Home' Greymouth Star : April 8th 2014 Contents PROFILE
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TUESDAY, APRIL 8, 2014
Est. 1866 Phone 76
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Reflections of an ex-mayor
A three-year-old boy gave his
mother a scare yesterday when he
wandered away from a Cobden
house while she was not looking.
e mother called police to Firth
Street at 1.30pm after noticing the
boy was missing. Police found him
safe and well a short time later and
returned him to the safety of his
Man Booker Prize-winning novel
e Luminaries has missed out on
shortlisting for the Baileys Women's
Prize for Fiction. Eleanor Catton's
book, set in 1866 Hokitika, made
the longlist for the prize, which is
awarded to the best English language
novel written by a woman. e
overall winner will be announced
on June 4. e shortlisted novels
are: Americanah by Chimamanda
Ngozia Adiche, Burial Rites by
Hannah Kent, e Lowland by
Jhumpa Lahiri, e Undertaking
by Audrey Magee, A Girl is a Half
Formed ing by Eimear McBride,
and e Gold nch by Donna Tartt.
Boy charged with
stealing off mum
A 17-year-old Hokitika boy was
arrested last night for allegedly
stealing a cellphone from his
mother's home. A police spokesman
said the boy had also been charged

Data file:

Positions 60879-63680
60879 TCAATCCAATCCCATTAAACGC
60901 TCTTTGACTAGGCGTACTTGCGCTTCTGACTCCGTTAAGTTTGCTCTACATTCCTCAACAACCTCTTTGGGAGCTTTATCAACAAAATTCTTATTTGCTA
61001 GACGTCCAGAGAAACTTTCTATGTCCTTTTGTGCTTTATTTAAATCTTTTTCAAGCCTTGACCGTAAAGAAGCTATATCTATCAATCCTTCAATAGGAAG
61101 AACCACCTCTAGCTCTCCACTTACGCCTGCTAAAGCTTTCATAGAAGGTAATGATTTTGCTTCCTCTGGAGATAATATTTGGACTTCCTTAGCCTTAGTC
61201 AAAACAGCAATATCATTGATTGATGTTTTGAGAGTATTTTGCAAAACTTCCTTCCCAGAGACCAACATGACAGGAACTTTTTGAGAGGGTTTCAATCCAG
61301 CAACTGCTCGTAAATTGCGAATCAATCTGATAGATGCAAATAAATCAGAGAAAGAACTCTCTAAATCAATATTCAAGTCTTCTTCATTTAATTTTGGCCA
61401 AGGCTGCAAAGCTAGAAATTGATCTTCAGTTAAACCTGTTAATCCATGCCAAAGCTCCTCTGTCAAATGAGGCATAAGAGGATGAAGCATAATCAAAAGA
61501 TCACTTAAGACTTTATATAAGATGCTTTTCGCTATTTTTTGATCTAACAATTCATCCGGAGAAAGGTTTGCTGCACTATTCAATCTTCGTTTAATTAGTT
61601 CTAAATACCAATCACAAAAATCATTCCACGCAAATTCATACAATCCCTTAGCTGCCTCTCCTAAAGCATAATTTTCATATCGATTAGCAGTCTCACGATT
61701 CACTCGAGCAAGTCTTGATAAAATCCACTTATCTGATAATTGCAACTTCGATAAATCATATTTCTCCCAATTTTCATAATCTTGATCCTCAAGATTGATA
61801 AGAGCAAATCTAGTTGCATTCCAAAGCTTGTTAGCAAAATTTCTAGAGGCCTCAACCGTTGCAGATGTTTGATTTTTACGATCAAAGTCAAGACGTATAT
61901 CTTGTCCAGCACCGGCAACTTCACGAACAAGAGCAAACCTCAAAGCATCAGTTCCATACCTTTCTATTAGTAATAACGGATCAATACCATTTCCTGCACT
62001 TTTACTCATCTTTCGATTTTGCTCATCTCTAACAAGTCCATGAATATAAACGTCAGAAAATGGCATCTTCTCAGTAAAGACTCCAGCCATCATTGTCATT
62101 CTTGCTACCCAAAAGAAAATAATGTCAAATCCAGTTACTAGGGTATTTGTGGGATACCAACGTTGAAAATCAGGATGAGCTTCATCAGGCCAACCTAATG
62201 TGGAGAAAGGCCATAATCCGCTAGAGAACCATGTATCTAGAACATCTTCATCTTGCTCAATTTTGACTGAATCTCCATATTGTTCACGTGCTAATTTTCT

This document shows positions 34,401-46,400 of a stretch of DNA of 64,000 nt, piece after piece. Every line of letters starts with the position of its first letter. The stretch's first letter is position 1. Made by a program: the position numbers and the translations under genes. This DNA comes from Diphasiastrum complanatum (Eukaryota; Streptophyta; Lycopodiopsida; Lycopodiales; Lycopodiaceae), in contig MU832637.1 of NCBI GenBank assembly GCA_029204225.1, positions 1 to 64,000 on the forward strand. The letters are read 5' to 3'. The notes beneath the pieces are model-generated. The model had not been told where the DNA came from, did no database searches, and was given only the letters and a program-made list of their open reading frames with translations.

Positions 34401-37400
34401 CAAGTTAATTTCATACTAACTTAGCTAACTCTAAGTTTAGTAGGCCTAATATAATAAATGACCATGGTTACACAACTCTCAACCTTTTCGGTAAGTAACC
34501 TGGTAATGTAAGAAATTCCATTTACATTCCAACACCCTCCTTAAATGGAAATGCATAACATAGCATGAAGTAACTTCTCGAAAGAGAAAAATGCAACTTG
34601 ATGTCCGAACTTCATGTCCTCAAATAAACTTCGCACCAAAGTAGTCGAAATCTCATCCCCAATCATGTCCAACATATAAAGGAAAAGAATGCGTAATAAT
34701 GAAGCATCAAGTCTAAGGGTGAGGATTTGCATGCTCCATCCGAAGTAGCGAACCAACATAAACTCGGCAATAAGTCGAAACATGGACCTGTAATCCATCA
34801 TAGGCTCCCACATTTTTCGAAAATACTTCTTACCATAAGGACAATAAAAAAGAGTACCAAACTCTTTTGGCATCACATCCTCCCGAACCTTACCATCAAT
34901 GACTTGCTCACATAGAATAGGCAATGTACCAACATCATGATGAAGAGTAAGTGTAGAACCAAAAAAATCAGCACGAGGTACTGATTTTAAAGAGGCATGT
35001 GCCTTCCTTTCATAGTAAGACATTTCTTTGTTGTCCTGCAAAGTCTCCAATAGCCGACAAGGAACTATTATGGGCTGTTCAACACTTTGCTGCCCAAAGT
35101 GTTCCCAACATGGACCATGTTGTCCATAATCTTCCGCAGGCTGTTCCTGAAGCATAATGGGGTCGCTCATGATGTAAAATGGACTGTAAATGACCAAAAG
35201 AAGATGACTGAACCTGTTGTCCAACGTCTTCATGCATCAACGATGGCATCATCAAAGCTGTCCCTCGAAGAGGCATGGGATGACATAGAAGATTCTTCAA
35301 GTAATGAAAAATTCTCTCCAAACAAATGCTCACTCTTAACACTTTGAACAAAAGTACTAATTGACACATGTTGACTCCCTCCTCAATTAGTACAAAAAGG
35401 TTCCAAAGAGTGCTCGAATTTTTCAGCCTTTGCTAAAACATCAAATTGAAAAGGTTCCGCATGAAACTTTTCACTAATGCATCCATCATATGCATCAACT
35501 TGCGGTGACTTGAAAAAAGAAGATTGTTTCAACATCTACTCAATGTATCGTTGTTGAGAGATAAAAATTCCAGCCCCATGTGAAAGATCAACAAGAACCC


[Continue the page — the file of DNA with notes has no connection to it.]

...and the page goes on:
with breaching his youth bail
Fine, fresh mild easterly wind
(Supplied by Nelson Weather Service)
A university student stung himself
on the genitals using a bee --- and
it was all in the name of science.
When Michael Smith started on his
journey to nd out the worst place
to be stung by a bee he probably
was not thinking it would be in his
nostril. But that is the conclusion he
came to after purposefully barbing
himself in numerous positions on
his body, including his genitals.
Surprisingly that was not the most
uncomfortable place to be stung,
the student at Cornell University,
in New York, said. "We speculated
it probably really would hurt to get
stung in the testicles. Two days later,
by chance, I did get stung there. It
didn't hurt as much as I expected
it to," he told the Independent.
He chose a total of 25 places to be
stung around his body, with some
hard to reach areas requiring him to
get creative. --- Metro
̌ District Court
Two young boys watched their
little brother as he was hit and
killed by a school bus just after he
had been dropped o on the way
home, the coroner's court heard
e inquest into the death
of Hector boy Mahuri Hemi
Bettjeman-Manawatu, ve, who
died on August 21, 2012, opened
this morning in the Greymouth
Regional coroner Richard
McElrea passed on the court's
condolences to Mahuri's parents,
Jamie Manawatu and Terri-Lee
Bettjeman, who were present in
e court heard that Mahuri's
brothers, aged seven and nine,
witnessed the accident. Both were
inter viewed by a specialist child
Evidence was given this
morning by o cer in charge,
detective sergeant Gavin Nicols,
serious crash unit senior constable
Greg Taylor, and Ritchies Bus
Company national training
manager John Harvey.
Mr Nicols read various
statements from other children
who got o the bus at the same
time as Mahuri. ey were
dropped o in Curtis Street and
had to walk about 500m north
home, crossing Green eld Street
--- the same route the bus took
after dropping o the children.
Mr Nicols said the driver told